Therefore, before you begin making any changes to your home, consult your real estate agent. Real estate agents, because we are constantly working with new buyer clients, have insider insight into what home buyers are looking for now and in the future. We’ll be able to help you make smart choices when remodeling or renovating your home.

If you think you might want to remodel or renovate your home in the near future, or if you are just curious about other ways you can increase its resale value, please give us a call!

4 Tips to Make Home Maintenance Easier

 

(via Family Features) Some home maintenance jobs require a significant investment of time and specialized equipment, but there are many projects you can accomplish efficiently with basic tools and the right approach. Follow these tips to get started:

Update your toolbox. Take inventory to ensure your collection is complete, and replace damaged or rusted tools. Your toolbox is also a good place to store common repair items such as adhesive. For quick, fuss-free fixes with no dry time, ditch traditional glue for Glue Dots. The double-sided adhesives bond instantly to virtually any surface with no mess and let you skip using clamps.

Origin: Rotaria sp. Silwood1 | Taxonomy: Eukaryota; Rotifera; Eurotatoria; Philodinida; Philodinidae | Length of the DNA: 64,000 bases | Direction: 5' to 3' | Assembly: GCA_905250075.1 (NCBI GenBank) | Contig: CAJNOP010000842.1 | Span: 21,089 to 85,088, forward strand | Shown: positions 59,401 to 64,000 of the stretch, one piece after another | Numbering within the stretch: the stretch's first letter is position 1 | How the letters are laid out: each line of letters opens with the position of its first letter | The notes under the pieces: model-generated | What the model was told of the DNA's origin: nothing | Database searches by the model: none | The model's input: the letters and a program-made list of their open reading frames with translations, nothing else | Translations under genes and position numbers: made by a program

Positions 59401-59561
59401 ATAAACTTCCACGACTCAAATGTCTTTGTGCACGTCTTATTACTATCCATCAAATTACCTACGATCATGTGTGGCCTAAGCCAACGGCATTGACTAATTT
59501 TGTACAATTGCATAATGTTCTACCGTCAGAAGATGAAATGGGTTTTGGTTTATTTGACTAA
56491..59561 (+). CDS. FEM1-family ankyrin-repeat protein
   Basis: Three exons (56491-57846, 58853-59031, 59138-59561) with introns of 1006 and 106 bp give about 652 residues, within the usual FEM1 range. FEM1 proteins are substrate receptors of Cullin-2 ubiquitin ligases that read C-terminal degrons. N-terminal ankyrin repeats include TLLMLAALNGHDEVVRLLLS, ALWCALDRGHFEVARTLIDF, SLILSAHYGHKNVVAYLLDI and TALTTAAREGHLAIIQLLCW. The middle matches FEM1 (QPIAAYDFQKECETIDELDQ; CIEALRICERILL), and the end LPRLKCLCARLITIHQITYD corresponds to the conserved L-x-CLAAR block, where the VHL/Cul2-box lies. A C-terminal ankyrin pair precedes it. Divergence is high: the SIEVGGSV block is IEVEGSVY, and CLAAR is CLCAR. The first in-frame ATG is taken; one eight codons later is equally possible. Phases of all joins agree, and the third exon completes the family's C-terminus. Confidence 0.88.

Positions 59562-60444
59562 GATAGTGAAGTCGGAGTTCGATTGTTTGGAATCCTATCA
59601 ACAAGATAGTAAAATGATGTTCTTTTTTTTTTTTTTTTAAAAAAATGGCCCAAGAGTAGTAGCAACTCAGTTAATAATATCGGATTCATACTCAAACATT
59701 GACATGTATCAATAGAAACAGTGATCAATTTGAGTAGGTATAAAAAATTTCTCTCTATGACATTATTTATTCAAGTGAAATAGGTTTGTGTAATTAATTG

Get ahead of potential problems. For example, have a plunger on hand to prevent clogged sinks and toilets from causing water damage, and keep gutters and filters clean to prevent structural damage or fire. You can also protect your home and valuables from damage by using adhesive to secure precious items from getting knocked over, and protect floors from traffic damage by securing rugs and felt pads to furniture.

Take a helping hand. Most phones have levels and flashlights that can help with minor jobs, and your phone’s calendar can be set with recurring reminders so that you’ll never miss a maintenance date. In addition, find creative ways to make tasks easier. It can be tough to keep items in place while nailing or screwing into walls or ceilings, or installing features such as under-cabinet lighting. Glue Dots are a handy solution that won’t damage the surface, don’t expand and won’t make a mess.

Get organized. Daily home maintenance tasks like cleaning are easier when they are done along the way rather than letting them pile up, creating a bigger job. Store everyday needs in each room, or on each floor. For maximum efficiency, keep cleaning supplies in both the bath and the kitchen, and a broom and vacuum on each floor.

Making sure you have the right tools on hand and taking preventive steps to get ahead of potential problems will make minor home repair jobs quick and easy so you can get back to enjoying the comforts of your home.

For additional DIY home repair tips, visit www.GlueDots.com.

Photo courtesy of Getty Images (woman working on wall)

SOURCE:
Glue Dots